Crisis ColLAB: One Manufacturer’s Response to COVID-19

June 3, 2020
Crisis ColLab, a prototyping service created by Visual Communications Company, has helped a medical OEM with an innovative vaccine-delivery device.

When it became apparent COVID-19 was a global crisis, as a company, VCC couldn’t just wait and see. With deep expertise in design and prototyping for illuminated components used in many industries—including medical—we came up with a plan to leverage this knowledge and help combat the virus on the front lines.

Together, we made a commitment to donate our time and resources to help OEMs and other manufacturers—some that completely shifted production from their bread and butter products to those that can be used to prevent the spread of this virus—and created Crisis ColLAB to deliver our light pipe and PCB design and prototyping services.

Simply put, here’s how it works: OEMs fill out an online application, then partner with our team of engineers and designers to design new medical equipment or optimize existing designs to ensure optimal performance and reliability.

Since launching the Crisis ColLAB in late March, we’ve:

  • Ensured design and engineering teams focus on medical devices and coronavirus-related projects first
  • Donated 2,000 components for defibrillators to aid in the international care response
  • Expedited production of 60,000+ components for ventilators and respirators

We’ve also been able to support the “startup ventilator manufacturing” trend, where 90% of our new component orders are from companies just entering the ventilator space.

Yet, what we’re most proud of throughout our Crisis ColLAB endeavor is helping one medical OEM optimize performance and reliability on an innovative vaccine-delivery device.

Innovating Smarter, Faster, and At a Distance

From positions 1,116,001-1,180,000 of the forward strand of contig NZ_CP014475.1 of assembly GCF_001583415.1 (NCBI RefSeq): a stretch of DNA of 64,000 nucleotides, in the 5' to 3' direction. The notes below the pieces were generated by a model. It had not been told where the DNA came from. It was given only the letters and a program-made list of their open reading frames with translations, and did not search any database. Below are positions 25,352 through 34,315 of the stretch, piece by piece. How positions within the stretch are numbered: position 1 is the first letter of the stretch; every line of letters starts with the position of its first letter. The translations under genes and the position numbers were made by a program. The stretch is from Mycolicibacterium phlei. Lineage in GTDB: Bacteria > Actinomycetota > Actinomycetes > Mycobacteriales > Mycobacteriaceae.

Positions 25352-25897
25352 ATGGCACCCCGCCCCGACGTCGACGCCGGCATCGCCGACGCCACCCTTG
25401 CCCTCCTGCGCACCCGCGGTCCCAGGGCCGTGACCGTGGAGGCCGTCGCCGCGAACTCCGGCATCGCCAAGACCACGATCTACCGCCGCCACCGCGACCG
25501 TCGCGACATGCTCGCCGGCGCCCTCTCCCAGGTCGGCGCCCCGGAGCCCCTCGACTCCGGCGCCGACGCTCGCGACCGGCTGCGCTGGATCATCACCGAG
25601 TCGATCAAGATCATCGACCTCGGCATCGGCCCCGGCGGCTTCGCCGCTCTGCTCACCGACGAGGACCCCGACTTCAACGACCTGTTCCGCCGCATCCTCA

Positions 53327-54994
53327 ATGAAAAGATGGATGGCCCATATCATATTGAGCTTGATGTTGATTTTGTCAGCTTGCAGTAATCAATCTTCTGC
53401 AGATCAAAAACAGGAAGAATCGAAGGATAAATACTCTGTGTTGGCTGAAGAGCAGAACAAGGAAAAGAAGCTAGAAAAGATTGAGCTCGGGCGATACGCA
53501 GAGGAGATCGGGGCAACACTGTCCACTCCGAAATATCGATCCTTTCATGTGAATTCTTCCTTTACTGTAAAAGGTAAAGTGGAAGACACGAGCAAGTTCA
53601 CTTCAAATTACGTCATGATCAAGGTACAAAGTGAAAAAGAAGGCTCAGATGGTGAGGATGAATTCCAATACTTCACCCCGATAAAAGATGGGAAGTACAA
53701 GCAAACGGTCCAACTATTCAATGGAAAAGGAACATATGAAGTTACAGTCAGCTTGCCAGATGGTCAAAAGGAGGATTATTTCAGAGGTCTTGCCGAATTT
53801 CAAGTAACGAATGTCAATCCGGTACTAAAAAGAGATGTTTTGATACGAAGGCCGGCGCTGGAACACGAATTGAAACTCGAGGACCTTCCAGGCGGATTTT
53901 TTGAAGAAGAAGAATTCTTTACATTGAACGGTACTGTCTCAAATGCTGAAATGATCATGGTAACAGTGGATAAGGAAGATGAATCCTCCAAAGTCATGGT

A medical device manufacturer approached us with an original design that included three separate indicators located at various points on a handheld machine.

Working to provide lifesaving equipment forced us to innovate under pressure, without the benefit of live, in-person collaboration. Whenever possible, our team worked remotely, collaborating with clients and each other via video calls.

The existing vaccine-delivery device included light pipes that did not perform as needed due to severe light bleed.

Our team developed and validated 3D prototypes of the light pipes, which were produced in VCC’s engineering lab. To maintain social distancing, we collaborated with designers and the client via video calls and used alternating shifts when key personnel needed to use the onsite lab to print the prototypes.

The result? A combined increase of 1,561% in efficiency while working within the design and time constraints associated with the race for a COVID-19 vaccine.

Knowing how supply chains were disrupted around the globe, we took proactive measures with distributors to ensure any designs we created could be made quickly using in-stock items.

While the vaccine itself must be proven in clinical trials and approved by the FDA before being available for the public, the light pipes we designed will be ready to go by June.

When Minutes Count, So Does Experience

Whether it’s a ventilator, respirator, touch-free thermometer or hospital bed, proper status indication is mission-critical in hospitals and testing facilities.

One of the most impactful benefits of partnering with experts to design indicators for lifesaving equipment? How quickly we can help them get the product into production (and ultimately, the hands of our healthcare heroes) without sacrificing reliability.

As you’re probably aware, light pipes are more complex than they seem. The viewing angle, working environment, design of the device, even the face of the LED can play a huge role in faster, more reliable operation. User experience should drive the design of HMI, as how and where status indicators are used can speed up or slow down reaction times and readability.

And getting it right the first time by asking important design questions early in the process can make all the difference in how many iterations a product must go through.